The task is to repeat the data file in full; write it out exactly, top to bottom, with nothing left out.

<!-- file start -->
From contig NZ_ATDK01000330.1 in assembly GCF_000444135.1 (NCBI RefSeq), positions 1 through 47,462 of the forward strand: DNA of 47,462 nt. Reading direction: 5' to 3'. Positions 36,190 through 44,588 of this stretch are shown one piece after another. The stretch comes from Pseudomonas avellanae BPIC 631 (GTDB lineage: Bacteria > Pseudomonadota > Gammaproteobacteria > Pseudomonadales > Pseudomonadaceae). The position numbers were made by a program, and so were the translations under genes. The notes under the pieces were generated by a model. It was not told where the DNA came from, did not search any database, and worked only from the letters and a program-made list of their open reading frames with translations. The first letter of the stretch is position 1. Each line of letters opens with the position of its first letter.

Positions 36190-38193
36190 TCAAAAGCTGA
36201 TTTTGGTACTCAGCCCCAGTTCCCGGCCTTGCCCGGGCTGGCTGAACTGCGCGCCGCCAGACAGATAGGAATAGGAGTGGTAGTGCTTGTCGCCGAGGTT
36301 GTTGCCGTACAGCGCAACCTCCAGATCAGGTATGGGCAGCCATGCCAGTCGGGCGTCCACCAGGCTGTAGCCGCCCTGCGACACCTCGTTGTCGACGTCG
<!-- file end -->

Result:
From contig NZ_ATDK01000330.1 in assembly GCF_000444135.1 (NCBI RefSeq), positions 1 through 47,462 of the forward strand: DNA of 47,462 nt. Reading direction: 5' to 3'. Positions 36,190 through 44,588 of this stretch are shown one piece after another. The stretch comes from Pseudomonas avellanae BPIC 631 (GTDB lineage: Bacteria > Pseudomonadota > Gammaproteobacteria > Pseudomonadales > Pseudomonadaceae). The position numbers were made by a program, and so were the translations under genes. The notes under the pieces were generated by a model. It was not told where the DNA came from, did not search any database, and worked only from the letters and a program-made list of their open reading frames with translations. The first letter of the stretch is position 1. Each line of letters opens with the position of its first letter.

Positions 36190-38193
36190 TCAAAAGCTGA
36201 TTTTGGTACTCAGCCCCAGTTCCCGGCCTTGCCCGGGCTGGCTGAACTGCGCGCCGCCAGACAGATAGGAATAGGAGTGGTAGTGCTTGTCGCCGAGGTT
36301 GTTGCCGTACAGCGCAACCTCCAGATCAGGTATGGGCAGCCATGCCAGTCGGGCGTCCACCAGGCTGTAGCCGCCCTGCGACACCTCGTTGTCGACGTCG